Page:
Pickpockets. We werenít bothered. Husband wore a pouch that looped around his belt and tucked into his pants. I wore a neck pouch.

Clothing: We didnít see haute couture on the Parisians Ė we obviously didnít associate with the beautiful people! Most people wore what weíd define as business or business-casual clothing. We did, however, see jeans and (gasp!) white sneakers on some French-speaking people.

You sometimes read on travel message boards that the Parisians laugh at how Americans dress. We didnít witness this type of rude behavior. When we mentioned it to our hosts, they were appalled. The Parisians appear too busy to care what anyone is wearing, although Iím sure there are some who have nothing better to do.

Wear what you like, what looks good on you, and whatever feels most comfortable. We packed slacks in neutral colors, and shirts and sweaters to match. Indispensable items included hooded black rain coats, scarves, gloves, comfortable shoes, and fold up umbrellas.

Accommodation: We stayed in a bed and breakfast accommodation rather than a tourist hotel. We made the arrangements through a Paris-based booking agency called Alcôves & Agapes. We stayed with a couple in their beautifully decorated apartment in a building constructed in the 1600ís. It was located in the 4th Arron. The cost was 146€ per night, including a bountiful continental breakfast. Our hosts were wonderful. They treated us like friends instead of paying guests. We had a bedroom with all the comforts of home, including a private bathroom (with amenities) and WC in the hall.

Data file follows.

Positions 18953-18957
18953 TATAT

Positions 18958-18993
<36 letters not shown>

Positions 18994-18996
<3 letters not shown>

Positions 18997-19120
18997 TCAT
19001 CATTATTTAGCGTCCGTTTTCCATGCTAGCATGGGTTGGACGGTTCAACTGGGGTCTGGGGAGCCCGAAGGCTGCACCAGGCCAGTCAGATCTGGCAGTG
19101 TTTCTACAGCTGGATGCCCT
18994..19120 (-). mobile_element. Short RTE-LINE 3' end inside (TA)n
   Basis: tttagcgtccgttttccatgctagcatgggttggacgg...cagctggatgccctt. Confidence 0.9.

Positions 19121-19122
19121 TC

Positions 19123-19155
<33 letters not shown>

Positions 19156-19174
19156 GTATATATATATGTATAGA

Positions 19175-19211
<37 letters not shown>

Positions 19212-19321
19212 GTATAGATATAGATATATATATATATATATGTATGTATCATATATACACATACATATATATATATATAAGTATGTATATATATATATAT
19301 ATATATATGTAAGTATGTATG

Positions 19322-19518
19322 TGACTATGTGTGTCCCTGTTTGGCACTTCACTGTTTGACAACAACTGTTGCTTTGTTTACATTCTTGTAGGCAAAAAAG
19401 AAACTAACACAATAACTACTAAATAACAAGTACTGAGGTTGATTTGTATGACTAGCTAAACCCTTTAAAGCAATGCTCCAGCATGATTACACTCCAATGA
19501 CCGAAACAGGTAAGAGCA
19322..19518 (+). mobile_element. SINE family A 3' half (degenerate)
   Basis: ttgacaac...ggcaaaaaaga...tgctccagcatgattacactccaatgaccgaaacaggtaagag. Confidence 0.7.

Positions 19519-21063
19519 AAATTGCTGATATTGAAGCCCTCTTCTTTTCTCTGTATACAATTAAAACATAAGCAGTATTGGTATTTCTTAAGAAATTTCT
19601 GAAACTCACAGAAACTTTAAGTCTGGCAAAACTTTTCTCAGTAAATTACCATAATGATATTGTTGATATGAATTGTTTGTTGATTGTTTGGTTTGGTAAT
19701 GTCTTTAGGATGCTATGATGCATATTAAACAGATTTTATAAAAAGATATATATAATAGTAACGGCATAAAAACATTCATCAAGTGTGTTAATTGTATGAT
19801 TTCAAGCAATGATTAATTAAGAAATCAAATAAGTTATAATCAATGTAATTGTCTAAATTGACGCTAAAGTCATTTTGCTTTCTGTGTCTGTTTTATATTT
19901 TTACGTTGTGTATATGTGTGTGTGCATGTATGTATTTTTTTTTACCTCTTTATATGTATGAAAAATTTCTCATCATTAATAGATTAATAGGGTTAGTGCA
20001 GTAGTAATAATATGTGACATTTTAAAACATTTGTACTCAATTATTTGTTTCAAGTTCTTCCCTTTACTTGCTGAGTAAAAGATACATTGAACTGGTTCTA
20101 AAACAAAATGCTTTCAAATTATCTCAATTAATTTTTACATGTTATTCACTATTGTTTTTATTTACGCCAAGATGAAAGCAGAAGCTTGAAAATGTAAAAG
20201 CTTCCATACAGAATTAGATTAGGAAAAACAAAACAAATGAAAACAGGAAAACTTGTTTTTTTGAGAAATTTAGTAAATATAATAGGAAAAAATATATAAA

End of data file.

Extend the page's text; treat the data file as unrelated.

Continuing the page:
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Old Nov 24th, 2005, 04:55 AM
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In time, the various parts of your report will become separated and hard for your readers to follow. Posting all the parts as replies to this original post would be helpful.
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Old Nov 24th, 2005, 05:22 AM
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JB7: Great report (I haven't read the entire 3 installments yet - on my way there now)

But just one thing - I definitely agree w/ jed. If you add the other 2 segments to this one it will be a lot easier for folks to follow. The 3 will get separated and somepeople will see part 3 but not part 2 and so on.

Since you are a first time poster -- BTW an AMAZING report for a "newbie" -- you might not know how that works. After you post your first entry, click on the thread and then click on post a reply and add the next installment.